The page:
• What are the key words or phrases being used in relation to the topic?
      • What do you discover when you click on any embedded links?
      • Is there enough information to answer the question given the time available to complete the inquiry? Do you need to broaden or narrow the scope of your question?
      • Do you see new ideas that spark your interest?

Draft a concept or mind map.

As students conduct their preliminary research, have them create a concept or mind map, both to process the information that they are gathering and to consider potential ways to break down and organize their topic into subparts. These maps can help students think critically about their topic, while also helping them illustrate the connections that they are making between concepts related to their topic. Students can put their inquiry question from the Ask Questions step into the center of their map and branch off to include the subtopics and key words that they are finding in their preliminary research.

This is a draft of a concept map created in Mindomo

 

This visual representation also provides an opportunity for you to see what students are thinking so that you can provide feedback before they invest more time into their research.  According to Ron Ritchhart and Mark Church in The Power of Making Thinking Visible: Practices to Engage and Empower All Learners, “We want not only to get our students to think but also to understand that thinking process as it is unfolding, so that we can support it, prompt it, and grow it.” Concept maps can be a powerful way to accomplish this goal, and they can be created with digital mind mapping tools as well as digital whiteboards and drawing tools.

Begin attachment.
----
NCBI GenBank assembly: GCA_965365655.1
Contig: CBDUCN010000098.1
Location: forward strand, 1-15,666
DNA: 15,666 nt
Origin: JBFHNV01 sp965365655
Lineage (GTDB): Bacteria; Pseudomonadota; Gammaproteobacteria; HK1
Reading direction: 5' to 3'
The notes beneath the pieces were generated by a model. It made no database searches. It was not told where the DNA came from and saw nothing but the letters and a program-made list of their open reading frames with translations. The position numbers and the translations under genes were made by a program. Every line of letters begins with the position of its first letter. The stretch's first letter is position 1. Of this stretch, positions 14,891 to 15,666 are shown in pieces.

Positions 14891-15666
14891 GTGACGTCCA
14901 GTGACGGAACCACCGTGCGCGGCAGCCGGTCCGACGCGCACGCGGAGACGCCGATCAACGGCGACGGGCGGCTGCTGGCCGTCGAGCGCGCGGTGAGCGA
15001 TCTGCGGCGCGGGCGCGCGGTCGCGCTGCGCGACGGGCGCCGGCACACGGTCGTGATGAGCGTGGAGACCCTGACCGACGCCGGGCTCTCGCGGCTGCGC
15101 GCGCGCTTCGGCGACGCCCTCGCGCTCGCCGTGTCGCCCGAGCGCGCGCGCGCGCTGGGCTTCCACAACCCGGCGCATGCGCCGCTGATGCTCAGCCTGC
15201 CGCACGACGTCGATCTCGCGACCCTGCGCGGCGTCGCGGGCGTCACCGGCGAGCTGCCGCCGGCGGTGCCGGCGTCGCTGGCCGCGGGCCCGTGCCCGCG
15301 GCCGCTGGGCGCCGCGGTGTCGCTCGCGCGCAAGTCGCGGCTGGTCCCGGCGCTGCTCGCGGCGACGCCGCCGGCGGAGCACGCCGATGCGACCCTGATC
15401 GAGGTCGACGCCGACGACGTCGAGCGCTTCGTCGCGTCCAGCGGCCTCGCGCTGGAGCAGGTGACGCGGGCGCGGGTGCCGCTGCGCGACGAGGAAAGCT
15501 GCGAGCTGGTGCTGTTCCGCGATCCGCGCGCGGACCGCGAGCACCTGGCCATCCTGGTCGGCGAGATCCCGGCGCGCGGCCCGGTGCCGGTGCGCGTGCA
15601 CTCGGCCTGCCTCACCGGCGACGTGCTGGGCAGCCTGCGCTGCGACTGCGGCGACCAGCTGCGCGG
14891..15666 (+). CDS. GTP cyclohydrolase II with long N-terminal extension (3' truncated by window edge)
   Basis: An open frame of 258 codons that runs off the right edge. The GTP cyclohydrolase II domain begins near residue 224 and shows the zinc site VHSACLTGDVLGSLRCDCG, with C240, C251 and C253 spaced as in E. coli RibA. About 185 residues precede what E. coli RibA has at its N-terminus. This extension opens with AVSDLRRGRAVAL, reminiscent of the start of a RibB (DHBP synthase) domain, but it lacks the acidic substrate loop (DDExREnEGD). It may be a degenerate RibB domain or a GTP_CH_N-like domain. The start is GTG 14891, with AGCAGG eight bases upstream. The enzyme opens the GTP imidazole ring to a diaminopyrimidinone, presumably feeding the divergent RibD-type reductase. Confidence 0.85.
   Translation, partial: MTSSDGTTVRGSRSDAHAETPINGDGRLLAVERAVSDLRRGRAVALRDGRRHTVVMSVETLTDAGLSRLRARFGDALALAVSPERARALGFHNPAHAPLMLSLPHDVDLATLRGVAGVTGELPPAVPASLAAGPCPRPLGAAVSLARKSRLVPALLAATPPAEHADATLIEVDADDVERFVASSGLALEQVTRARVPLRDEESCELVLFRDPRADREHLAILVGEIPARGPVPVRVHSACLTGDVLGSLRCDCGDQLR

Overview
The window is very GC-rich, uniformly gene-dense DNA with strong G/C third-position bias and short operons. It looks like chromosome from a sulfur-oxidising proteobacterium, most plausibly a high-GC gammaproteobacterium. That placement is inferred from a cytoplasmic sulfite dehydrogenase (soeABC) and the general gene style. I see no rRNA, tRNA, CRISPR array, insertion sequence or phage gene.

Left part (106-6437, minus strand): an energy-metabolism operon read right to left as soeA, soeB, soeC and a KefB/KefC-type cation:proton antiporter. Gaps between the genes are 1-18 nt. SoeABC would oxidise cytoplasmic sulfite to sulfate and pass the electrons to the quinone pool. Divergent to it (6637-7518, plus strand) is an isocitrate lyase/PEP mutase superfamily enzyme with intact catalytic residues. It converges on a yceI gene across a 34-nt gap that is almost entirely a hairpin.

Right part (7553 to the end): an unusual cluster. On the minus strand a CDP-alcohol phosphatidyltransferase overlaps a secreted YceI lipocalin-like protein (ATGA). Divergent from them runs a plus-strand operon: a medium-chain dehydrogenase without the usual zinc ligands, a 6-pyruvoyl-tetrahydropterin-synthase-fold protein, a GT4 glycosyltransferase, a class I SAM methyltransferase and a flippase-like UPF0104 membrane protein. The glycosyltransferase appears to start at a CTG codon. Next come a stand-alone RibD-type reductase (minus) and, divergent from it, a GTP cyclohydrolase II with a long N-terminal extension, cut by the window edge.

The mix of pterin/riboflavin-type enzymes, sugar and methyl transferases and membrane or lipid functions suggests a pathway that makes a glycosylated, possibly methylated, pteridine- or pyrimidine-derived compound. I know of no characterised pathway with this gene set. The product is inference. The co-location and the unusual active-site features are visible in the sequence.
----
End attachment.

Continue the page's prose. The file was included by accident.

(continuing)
Write a hypothesis or thesis statement.

In this step, students write a hypothesis/thesis statement using the information and ideas that they gathered during their preliminary research as well as the question(s) they generated in the first step of the inquiry process. This statement will guide and drive their deep investigation as they conduct research to prove or test their claim.

Students can assess the quality of their hypothesis or thesis statement by using the SMART criteria that they used to assess the inquiry question they generated in Step 1: Ask Questions.

  • Specific
    • Is it clear and focused? Is it not too broad or too narrow in scope and complexity?
    • Is it not easily answered or solved with a simple Google search?
  • Manageable
    • Is it something that you can answer or solve?
    • Is it possible to answer or solve within the time frame and with the resources available?
  • Appropriate
    • Does it relate to the learning objectives?
    • Does it spark interest for you and your audience?
  • Researchable
    • Are there enough materials and resources available to answer or solve it?
  • Thought-Provoking
      • Does it require deep exploration and critical thinking to answer or solve?